Standing alongside her rivals at the first broadcast debate of the mayor’s race, City Council Speaker Christine Quinn, the contest’s former front-runner, seemed like a candy-coated version of herself.
Suited up to stand out in a bright pink dress and powder-pink jacket, the famously brash Ms. Quinn spoke slowly and softly, her head cocked slightly to the side, seemingly coached to dig into her opponents and deliver repeated talking points with a frozen smile.
“Quinn trapped in consultant Saran Wrap,” remarked one noted columnist of the wooden performance. One stunned Democratic operative described “a Stepford wife version of Chris Quinn.” A writer, pegging Ms. Quinn “the grinning assassin,” suggested she was “smiling and speaking slowly, as if trying not to alarm the audience.”
In an interview with Politicker after the forum, Ms. Quinn ascribed the observations to nerves ahead of the biggest primary debate yet.
New York Congressman Steve Israel, who heads up the House Democrats’ campaign efforts, made an interesting pitch to NY1’s Errol Louis on Inside City Hall last Friday. He argued the most New York is now in play with the judge’s new congressional redistricting plan.
“Right in New York, as a result of the map the courts have approved, we have races all over the state that will be competitive,” he said, before ticking down a laundry list of newly competitive seats.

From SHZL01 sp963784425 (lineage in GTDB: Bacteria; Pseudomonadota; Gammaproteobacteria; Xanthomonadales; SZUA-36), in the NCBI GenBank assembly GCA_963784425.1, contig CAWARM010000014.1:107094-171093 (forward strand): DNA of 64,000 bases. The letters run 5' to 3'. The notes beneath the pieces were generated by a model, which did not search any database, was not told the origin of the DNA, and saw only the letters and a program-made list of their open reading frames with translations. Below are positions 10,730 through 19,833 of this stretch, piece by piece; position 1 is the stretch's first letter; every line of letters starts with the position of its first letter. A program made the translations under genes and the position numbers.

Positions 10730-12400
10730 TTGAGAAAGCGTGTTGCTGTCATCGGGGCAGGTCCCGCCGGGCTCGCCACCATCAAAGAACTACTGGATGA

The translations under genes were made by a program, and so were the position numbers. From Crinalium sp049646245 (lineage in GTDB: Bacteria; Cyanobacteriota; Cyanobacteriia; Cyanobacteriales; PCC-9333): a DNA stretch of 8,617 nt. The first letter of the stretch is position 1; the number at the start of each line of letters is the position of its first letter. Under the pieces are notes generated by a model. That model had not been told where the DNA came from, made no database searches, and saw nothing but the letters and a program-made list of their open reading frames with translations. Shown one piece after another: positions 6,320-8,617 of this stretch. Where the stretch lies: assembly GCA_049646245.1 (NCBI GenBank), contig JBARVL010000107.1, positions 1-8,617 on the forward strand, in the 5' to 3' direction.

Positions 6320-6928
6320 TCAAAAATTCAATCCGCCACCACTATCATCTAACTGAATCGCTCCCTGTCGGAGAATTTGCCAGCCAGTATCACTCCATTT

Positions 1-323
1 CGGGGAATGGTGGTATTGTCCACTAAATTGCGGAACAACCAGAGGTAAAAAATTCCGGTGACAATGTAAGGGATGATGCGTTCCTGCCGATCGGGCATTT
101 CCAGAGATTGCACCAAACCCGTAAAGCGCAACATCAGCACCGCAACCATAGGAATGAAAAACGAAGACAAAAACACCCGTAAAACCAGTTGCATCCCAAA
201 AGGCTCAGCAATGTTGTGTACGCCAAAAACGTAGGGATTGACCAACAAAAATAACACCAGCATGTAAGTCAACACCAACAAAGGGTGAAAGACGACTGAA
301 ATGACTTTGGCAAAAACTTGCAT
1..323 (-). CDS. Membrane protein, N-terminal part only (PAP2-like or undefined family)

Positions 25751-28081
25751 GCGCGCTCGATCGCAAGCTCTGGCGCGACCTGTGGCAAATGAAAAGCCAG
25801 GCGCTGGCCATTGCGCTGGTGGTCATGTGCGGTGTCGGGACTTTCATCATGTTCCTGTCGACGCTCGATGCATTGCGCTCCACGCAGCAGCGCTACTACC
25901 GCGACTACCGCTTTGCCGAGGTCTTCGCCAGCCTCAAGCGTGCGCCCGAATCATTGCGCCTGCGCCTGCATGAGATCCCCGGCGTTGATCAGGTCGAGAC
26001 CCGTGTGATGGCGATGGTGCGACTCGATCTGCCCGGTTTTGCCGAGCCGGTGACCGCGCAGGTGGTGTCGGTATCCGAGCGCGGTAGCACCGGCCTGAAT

Nassau County District Attorney Kathleen Rice brought in over $900,000 in contributions this cycle, with an additional $350,000 in other receipts transferred from a now-closed account, according to filings reported to the Board of Elections today. Her report is especially notable as it represents more than a ten-fold increase in her cash on hand over her committee’s last filing, suggesting that she might possibly have her eyes on a higher office.
“She takes her job and her public service seriously so she’s always going to work hard at building a political network to keep her in a position to continue the important work she’s doing,” a spokesman for Ms. Rice said, hinting that she could have higher ambitions for the future. “While she loves her job, her success at building that network will always give her a lot of options.”
Kathleen Rice, the Nassau County District Attorney who ran as a tough, law-and-order attorney general candidate last year, is warning clerks they could face “criminal prosecution” if they refuse marriage licenses to same-sex couples after July 24.
In a letter to clerks today, Rice said the religious protections within the same-sex marriage legislation are “inapplicable to town and city clerks” and refusal to serve gay couples “may constitute Official Misconduct.”
When Republican State Senator Jim Alesi was introduced at the Human Rights Campaign party Tuesday night, celebrating last week’s passage of same-sex marriage, the audience exploded with cheers and applause.
“That’s exactly what it sounded like when I went to church on Sunday,” he said. The audience burst into laughter.